Category Archives: Youth

My Advice to Parents Before Your Teenager Leaves for College

College readiness for parents

Dorm stuff? Check. Water? Check. Values?

For those teens who have hopefully garnered enough college acceptance letters to make some choices, parents will need to make some choices too.

In a short time, your son or daughter will be packing bags to embark on a most amazing journey of self discovery at a college.

How does this new change redefine your role?

In what ways will you need to re-adjust your definition of parenting?

What would you say would be the best outcomes for your teenager during and after the college experience?

Do you both have the same set of expectations?

Recently, at a parent workshop on college admissions, several parents were very concerned about their child’s employability after college.

This is understandable. After all, college expenses are high, and in our culture, we’re very concerned nowadays about ROI (return on investment).

One set of parents explained that although their daughter was very interested in the arts, and it was her passion since elementary school, they felt that majoring in that field would be ‘a waste’, since it would be hard to earn a living after graduation.

Another set of concerned parents said their son, who loved sports in high school, was determined to attend a college with a great sports team, so he could try out and fulfill his desire to play baseball. However, they felt that his focus should be on a career instead, and since they felt that he didn’t have the skills to make the team, and he should redirect his focus now toward something more practical.

What is your priority for your teenager’s college education? Would the same outcome goals satisfy you and your teenager?

Should the main goal of college be to prepare your child for a job? Prepare your child for life? Give your child essential experiences to develop character? Encourage and develop passions? Create a lifelong network of friends?

In the examples above, it took some effort to redirect the conversation from the concerns centered around monetary success to ones that centered on the goals of a college education.

In recent years, I’ve seen increased pressure on teenagers to determine their life goals while in high school…in order to ‘maximize’ the college years. I remember being very surprised when a high school sophomore told me that she wanted to be a lawyer, in the business side of the entertainment industry, primarily negotiating contracts with singers.

Curious, I asked if she had taken a career inventory, or read a book on career development, or completed a career workshop because her goals were so specific. Her response was that her parents thought that since she was interested in singing, choosing that career would be a way to for her to make a lot of money.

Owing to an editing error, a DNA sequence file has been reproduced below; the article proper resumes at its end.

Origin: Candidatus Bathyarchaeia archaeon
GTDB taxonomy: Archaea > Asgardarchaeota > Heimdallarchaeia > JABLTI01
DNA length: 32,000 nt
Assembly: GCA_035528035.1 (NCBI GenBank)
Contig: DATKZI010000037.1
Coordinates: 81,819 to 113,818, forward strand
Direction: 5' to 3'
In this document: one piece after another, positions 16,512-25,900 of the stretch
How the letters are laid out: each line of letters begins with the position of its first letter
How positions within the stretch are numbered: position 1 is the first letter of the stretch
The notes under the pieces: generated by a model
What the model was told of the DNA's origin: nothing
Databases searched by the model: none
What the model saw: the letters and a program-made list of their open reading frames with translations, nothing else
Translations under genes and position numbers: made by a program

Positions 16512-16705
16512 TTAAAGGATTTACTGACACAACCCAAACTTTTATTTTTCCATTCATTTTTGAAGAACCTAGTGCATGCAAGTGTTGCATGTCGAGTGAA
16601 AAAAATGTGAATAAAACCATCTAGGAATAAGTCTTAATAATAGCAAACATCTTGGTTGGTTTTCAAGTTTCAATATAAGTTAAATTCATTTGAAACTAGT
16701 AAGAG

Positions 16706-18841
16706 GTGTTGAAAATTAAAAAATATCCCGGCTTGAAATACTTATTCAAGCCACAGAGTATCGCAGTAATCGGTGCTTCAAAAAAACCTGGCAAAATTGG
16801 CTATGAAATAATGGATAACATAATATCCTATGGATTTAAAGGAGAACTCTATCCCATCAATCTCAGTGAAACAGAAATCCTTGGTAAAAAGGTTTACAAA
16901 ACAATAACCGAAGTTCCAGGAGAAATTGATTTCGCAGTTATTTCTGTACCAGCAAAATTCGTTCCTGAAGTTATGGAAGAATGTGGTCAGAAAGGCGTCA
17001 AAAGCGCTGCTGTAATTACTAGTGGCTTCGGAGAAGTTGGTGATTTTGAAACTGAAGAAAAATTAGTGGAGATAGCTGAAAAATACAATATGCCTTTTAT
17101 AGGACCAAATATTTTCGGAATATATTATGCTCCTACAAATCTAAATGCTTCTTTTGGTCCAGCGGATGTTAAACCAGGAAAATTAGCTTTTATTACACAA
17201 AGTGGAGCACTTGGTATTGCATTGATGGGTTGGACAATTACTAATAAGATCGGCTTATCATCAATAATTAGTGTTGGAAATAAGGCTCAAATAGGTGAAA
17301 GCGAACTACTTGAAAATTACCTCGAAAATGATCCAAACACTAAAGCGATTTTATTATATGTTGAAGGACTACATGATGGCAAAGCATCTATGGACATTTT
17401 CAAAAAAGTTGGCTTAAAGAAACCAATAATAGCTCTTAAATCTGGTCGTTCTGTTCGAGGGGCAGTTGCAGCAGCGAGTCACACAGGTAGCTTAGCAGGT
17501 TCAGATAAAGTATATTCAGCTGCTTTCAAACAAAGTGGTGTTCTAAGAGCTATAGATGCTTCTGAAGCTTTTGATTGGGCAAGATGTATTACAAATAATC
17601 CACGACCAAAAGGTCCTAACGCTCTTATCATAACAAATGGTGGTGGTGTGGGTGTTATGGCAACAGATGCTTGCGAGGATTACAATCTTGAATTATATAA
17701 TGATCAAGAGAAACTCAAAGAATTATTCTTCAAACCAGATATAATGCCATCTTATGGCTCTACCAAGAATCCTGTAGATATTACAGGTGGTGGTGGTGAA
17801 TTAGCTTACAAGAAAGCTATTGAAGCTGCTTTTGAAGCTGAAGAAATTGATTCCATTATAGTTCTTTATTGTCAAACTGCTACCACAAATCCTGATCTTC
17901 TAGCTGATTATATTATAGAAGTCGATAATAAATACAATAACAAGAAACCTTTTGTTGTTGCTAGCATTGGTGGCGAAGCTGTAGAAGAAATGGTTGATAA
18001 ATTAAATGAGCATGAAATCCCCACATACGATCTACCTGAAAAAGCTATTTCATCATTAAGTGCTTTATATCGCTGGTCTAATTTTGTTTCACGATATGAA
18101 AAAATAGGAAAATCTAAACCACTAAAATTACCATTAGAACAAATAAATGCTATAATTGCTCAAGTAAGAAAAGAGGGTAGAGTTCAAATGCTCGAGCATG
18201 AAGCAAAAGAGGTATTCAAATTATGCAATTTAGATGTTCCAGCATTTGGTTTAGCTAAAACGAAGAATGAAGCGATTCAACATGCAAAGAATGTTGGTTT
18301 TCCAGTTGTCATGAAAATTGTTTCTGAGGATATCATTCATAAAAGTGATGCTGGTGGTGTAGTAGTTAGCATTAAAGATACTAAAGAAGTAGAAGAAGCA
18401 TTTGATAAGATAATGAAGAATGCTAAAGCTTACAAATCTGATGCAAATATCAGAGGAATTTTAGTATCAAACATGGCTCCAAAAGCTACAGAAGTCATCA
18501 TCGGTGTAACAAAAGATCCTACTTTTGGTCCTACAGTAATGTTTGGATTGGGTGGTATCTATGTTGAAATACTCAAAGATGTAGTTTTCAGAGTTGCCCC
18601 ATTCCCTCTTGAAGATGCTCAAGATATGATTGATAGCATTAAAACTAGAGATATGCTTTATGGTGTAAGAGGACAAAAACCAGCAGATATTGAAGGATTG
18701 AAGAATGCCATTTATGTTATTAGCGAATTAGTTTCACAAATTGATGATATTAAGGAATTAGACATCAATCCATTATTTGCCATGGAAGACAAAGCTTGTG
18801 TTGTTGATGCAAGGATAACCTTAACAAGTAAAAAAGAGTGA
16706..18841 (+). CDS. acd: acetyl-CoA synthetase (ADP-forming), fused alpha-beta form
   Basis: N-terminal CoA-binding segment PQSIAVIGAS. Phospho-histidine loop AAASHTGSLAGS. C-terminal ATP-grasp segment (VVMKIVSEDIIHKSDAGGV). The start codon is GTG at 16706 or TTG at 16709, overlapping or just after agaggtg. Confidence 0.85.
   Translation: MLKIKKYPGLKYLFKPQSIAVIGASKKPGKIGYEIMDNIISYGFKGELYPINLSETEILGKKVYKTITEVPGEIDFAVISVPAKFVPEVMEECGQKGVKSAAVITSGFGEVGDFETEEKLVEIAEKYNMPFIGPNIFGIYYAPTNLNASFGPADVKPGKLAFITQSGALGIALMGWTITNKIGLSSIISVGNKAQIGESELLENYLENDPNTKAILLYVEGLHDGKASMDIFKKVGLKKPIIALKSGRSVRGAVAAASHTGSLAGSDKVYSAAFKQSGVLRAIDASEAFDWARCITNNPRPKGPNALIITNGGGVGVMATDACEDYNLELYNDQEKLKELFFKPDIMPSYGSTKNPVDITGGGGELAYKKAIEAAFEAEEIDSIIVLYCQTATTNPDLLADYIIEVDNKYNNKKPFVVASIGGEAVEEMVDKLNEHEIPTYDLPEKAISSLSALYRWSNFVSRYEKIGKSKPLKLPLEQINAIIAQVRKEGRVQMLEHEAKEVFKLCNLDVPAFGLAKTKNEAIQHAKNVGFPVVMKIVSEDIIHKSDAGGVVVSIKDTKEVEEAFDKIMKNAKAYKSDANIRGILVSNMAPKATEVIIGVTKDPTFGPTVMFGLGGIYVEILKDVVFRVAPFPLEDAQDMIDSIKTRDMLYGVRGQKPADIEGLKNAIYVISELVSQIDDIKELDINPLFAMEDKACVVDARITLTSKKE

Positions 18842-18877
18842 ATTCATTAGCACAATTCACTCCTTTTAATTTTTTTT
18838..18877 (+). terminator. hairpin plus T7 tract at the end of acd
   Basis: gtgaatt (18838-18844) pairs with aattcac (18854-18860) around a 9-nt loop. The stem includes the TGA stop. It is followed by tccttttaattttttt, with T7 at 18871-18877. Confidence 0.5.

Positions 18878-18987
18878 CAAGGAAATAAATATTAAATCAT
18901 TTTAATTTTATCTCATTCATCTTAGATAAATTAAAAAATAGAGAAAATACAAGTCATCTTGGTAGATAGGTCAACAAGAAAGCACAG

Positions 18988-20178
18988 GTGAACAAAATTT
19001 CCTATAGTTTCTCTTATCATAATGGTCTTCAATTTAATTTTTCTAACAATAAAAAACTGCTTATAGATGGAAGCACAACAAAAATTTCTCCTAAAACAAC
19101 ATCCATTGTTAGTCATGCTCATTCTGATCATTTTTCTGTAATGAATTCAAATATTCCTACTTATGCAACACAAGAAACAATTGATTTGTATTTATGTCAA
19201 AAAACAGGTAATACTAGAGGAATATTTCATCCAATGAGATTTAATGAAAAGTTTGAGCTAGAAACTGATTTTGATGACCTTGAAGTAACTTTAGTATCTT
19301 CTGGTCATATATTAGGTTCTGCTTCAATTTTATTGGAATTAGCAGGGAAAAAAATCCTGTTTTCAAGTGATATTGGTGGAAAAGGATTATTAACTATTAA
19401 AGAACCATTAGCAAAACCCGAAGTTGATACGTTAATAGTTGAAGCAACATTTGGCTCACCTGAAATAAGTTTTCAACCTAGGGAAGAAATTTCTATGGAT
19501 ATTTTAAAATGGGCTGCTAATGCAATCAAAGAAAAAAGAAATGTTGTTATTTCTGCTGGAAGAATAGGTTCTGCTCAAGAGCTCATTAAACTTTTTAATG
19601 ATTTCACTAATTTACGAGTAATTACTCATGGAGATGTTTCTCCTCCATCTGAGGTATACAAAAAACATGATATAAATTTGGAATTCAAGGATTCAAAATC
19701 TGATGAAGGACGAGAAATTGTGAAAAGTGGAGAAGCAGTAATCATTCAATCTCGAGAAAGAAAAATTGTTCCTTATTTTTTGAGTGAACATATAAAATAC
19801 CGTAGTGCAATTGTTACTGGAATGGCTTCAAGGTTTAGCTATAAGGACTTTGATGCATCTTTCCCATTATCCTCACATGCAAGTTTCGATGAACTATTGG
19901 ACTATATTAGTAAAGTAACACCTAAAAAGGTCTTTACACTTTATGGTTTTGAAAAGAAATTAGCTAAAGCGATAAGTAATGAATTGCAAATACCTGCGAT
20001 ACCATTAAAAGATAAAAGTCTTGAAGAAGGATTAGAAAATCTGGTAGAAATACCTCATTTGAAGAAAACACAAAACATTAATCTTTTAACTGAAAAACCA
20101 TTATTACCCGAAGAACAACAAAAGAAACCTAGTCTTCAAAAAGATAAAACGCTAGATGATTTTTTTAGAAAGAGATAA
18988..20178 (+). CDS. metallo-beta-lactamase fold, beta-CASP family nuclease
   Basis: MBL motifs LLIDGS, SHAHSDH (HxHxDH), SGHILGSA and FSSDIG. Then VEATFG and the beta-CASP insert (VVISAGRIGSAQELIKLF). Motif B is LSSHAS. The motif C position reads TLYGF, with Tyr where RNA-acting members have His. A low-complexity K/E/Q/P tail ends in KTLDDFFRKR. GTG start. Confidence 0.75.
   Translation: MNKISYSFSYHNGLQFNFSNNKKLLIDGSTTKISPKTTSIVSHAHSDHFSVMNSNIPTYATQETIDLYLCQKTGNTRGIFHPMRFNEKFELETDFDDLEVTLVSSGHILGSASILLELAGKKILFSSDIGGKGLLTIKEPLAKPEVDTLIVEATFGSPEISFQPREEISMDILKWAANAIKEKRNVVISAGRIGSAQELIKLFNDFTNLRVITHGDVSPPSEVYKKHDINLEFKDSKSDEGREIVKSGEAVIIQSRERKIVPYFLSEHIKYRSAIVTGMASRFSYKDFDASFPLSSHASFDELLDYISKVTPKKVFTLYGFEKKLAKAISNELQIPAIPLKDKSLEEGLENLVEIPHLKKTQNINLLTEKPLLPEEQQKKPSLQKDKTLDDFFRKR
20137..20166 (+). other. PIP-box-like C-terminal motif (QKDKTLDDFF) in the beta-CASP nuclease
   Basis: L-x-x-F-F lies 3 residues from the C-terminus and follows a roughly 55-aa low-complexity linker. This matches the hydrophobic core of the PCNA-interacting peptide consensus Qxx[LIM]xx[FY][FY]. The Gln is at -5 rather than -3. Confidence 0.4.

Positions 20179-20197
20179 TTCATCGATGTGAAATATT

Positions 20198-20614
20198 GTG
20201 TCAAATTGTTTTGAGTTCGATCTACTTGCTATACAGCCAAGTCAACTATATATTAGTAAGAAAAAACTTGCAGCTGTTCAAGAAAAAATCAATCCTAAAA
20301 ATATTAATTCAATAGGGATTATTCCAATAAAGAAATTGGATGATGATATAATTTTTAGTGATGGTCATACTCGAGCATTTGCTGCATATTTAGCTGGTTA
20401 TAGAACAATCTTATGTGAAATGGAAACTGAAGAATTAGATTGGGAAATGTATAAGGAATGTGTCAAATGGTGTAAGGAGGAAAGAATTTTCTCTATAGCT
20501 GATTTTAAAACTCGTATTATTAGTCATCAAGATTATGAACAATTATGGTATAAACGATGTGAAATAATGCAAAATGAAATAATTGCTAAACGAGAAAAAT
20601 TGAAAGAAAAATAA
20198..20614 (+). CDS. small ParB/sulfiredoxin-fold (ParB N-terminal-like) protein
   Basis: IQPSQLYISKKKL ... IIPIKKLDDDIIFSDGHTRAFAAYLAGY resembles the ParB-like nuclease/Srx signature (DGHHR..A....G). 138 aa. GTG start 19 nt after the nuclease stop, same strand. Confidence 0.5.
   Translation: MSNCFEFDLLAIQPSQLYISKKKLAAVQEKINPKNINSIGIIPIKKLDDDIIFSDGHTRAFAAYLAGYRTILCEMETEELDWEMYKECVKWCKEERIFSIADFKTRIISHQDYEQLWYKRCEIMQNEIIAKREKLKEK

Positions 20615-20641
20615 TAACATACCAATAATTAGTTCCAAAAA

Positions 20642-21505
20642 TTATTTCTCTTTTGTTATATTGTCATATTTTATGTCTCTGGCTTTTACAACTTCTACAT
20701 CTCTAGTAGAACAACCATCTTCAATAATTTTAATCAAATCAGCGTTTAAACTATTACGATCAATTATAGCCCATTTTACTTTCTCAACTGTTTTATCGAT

So, what do you really want for your teenager in life? Are those the same things that your teenager wants?

This might be a great time to talk with your teenager about how you and he/she defines success.

Having all the dorm paraphernalia is important, but more important is having one of those conversations of a lifetime, so all parties have their values in alignment before bags are packed.

Image: http://www.flickr.com labeled for non-commercial reuse

Related articles:


Do Jewish Teens Need an Ethical Tune-Up?

cheating

How ethical are today’s teens?

When given the chance to cheat, what would the teenagers you know do?

A recent New York Times article on the subject of Ethics in Life and Business explored the difficulty adults have in making the right choice.

The author says: “The problem, research shows, is that how we think we’re going to act when faced with a moral decision and how we really do act are often vastly different.”

How much more challenging is this for teens growing up in a confusing world of right and wrong?

Months ago, I was surprised to learn how teens defined cheating while defending their behavior.

Since the scandals of the 80’s, businesses and researchers were propelled to give ethics serious consideration and there is now a website devoted to the matter.

As the article states, the difficulty in teaching ethics is that there is a difference between the ‘should’ self (what should be done in a given situation) and the ‘want’ self (wanting to be liked, accepted).

I imagine that with teens, that ‘want’ self is really strong in the adolescent years.

Social media hasn’t made things any easier for them, where there is even more of a pull to be one of the crowd.

Academic pressure hasn’t helped either, with the resultant urge to cheat becoming ever stronger.

Based on everything we know, there is a real benefit to training teens in this area while giving them real skills to succeed in the world of business,